In case the Power BI competition site disappears at some point in the future, you can see my entry on YouTube here. If you want to see the workbook I created for the demos, that can be downloaded here; I’ll be doing a session on March 27th for the PASS Business Analytics Virtual Chapter showing in a lot more detail how I built it, exploring the data more thoroughly, and covering topics like Q&A that I wasn’t able to include in the original video.

Comparing Columns In Power Query

A few weeks ago I wrote a post about comparing the contents of entire tables in Power Query, and a question came up in the comments about how you might go about comparing values in columns rather than whole tables. Of course this prompted me to investigate how different types of comparison might be done – and here’s the blog post with the results of the investigation.

Consider the following two single-column tables in an Excel worksheet:


Which items are present in one column and not in the other? Which are present in both? The easiest way to answer these questions is to take each table and turn it into a List object (using Table.ToList() ); once you’ve done that you’ll find there are loads of really useful functions for this type of thing. Here’s a query that compares the values in each column:


    Source = Excel.CurrentWorkbook(){[Name="Source"]}[Content],

    Target = Excel.CurrentWorkbook(){[Name="Target"]}[Content],

    SourceList = Table.ToList(Source),

    TargetList = Table.ToList(Target),

    InSourceNotTarget = List.Difference(SourceList, TargetList),

    InTargetNotSource = List.Difference(TargetList, SourceList),

    InTargetAndSource = List.Intersect({SourceList, TargetList}),

    CombineWithComma = Combiner.CombineTextByDelimiter(", "),

    ResultsTable = Table.FromRows(


         {"In Source but not in Target", CombineWithComma(InSourceNotTarget)},

             {"In Target but not in Source", CombineWithComma(InTargetNotSource)},

             {"In both Target and Source", CombineWithComma(InTargetAndSource)}


             {"Comparison Type", "ListResult"}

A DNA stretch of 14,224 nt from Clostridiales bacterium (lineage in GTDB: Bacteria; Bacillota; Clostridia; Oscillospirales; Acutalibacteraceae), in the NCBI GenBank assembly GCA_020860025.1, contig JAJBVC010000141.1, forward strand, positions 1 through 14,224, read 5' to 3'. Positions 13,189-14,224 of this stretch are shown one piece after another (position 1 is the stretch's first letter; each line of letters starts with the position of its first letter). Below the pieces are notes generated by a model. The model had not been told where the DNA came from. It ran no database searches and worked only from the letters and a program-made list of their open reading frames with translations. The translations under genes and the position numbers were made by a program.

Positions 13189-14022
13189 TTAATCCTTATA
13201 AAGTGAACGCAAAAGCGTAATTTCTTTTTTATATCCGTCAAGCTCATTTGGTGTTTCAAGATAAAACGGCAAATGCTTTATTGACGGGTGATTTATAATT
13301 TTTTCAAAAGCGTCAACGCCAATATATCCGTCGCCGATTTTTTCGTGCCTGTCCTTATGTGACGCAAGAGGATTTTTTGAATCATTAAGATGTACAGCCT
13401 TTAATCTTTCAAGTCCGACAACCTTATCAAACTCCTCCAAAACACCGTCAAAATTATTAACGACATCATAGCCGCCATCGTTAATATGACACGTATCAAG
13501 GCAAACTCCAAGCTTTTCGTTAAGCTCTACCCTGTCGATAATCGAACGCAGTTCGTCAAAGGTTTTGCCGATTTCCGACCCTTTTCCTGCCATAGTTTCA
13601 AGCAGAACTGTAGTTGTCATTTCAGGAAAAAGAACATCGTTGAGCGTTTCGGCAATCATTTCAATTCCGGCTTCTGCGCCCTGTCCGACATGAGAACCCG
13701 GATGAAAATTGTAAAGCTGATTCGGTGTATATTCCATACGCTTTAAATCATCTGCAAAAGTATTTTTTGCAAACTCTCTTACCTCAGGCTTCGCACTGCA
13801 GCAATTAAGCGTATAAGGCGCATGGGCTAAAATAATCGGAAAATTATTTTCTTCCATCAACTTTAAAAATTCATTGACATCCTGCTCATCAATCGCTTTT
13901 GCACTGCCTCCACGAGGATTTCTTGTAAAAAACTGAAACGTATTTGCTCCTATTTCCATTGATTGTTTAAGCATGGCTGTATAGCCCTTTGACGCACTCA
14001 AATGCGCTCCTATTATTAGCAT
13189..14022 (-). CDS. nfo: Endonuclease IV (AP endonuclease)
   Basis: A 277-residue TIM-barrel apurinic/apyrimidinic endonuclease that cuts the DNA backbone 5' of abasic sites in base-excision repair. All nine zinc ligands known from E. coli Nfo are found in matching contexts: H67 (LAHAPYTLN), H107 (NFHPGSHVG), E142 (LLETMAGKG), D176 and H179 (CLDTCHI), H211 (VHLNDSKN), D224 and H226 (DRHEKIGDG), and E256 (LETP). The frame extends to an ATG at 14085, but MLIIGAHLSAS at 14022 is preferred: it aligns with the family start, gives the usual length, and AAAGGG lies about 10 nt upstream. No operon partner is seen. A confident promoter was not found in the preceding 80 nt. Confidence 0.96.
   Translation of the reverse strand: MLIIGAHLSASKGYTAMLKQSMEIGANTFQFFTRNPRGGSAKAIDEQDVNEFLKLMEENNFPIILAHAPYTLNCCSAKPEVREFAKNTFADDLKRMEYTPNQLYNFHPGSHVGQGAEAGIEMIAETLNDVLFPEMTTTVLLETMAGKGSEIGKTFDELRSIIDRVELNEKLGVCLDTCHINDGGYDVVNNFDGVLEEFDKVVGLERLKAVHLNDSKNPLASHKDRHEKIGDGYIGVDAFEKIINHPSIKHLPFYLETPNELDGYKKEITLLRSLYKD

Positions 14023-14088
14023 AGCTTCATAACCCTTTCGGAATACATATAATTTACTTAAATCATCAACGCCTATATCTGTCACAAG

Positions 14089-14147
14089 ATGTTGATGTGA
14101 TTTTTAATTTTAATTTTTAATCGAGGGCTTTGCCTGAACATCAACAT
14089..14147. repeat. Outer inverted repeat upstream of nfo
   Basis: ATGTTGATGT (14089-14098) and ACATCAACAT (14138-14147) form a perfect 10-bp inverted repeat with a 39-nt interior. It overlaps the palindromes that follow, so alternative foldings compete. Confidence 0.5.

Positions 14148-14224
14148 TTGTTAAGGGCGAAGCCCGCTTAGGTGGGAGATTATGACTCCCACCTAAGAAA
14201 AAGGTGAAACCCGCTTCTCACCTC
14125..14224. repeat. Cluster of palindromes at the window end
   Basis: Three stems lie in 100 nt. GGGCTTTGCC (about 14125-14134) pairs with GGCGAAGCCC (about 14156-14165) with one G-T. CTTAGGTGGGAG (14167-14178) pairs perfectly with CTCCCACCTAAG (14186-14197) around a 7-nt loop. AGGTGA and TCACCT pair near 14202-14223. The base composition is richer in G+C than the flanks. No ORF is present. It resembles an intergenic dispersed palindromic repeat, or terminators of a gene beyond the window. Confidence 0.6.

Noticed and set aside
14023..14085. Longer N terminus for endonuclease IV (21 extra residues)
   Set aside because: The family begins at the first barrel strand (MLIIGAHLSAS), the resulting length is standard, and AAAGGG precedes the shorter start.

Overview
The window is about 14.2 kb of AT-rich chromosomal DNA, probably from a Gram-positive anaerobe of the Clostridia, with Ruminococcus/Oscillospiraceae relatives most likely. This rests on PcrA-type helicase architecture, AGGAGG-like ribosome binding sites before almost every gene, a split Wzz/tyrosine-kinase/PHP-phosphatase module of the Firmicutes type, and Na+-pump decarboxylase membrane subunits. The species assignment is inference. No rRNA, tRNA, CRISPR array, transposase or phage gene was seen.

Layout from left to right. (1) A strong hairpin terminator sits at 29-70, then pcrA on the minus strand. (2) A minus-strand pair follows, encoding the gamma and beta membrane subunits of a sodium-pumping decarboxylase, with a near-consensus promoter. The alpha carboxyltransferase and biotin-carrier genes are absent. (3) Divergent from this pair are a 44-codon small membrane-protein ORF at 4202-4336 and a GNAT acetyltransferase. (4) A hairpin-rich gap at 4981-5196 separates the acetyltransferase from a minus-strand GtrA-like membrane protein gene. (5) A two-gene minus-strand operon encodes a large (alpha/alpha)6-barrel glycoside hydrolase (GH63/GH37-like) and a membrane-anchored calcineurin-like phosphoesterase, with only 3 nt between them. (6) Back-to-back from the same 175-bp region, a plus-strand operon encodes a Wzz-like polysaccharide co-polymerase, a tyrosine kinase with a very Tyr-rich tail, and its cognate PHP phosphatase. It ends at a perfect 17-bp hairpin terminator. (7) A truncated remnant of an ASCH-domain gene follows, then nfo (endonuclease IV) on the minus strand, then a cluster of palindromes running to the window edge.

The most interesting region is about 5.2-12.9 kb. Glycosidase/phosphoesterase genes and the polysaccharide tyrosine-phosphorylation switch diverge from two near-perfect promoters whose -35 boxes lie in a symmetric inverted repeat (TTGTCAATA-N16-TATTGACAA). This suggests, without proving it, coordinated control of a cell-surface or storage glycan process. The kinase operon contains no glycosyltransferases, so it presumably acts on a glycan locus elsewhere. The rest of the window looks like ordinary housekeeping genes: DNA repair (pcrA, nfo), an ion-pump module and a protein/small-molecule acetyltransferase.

Here’s the output:


Fairly self-explanatory, I think. List.Difference() finds the items that are in one list and not another: List.Intersect() finds items that are in both. In fact it’s probably more interesting to look at how I’ve generated the output. Table.FromRows() returns a manually constructed table. The CombineWithComma step uses Combine.CombineTextByDelimiter() to return a function that turns all of the items in a list into a single, comma-delimited piece of text, and I then use that function inside each row of the table I’m returning to get a readable version of what List.Difference() and List.Intersect() return.

Rather than looking at the distinct values in each column, though, you might want to do a row-by-row comparison. Here’s another query that does that:


    Source = Excel.CurrentWorkbook(){[Name="Source"]}[Content],

    Target = Excel.CurrentWorkbook(){[Name="Target"]}[Content],

    SourceList = Table.ToList(Source),

    TargetList = Table.ToList(Target),

    PositionList = List.Positions(SourceList),

    RowComparison = List.Transform(






                        {_+1, "No Change",  SourceList{_} } 


                        {_+1, "Change", "Source: " & SourceList{_} & 

                        ", Target: " & TargetList{_} }),

    ResultsTable = Table.FromRows(RowComparison, {"Row Number", "Changed?", "Comparison"})




Here’s the output:


Again I’m turning each table into a list, and then I’m using List.Positions() to generate a list of integer values from 0 to 9 representing the index of each item in the source list, then using List.Transform() to iterate over each item in this list and compare the values at the given index in the source and target list.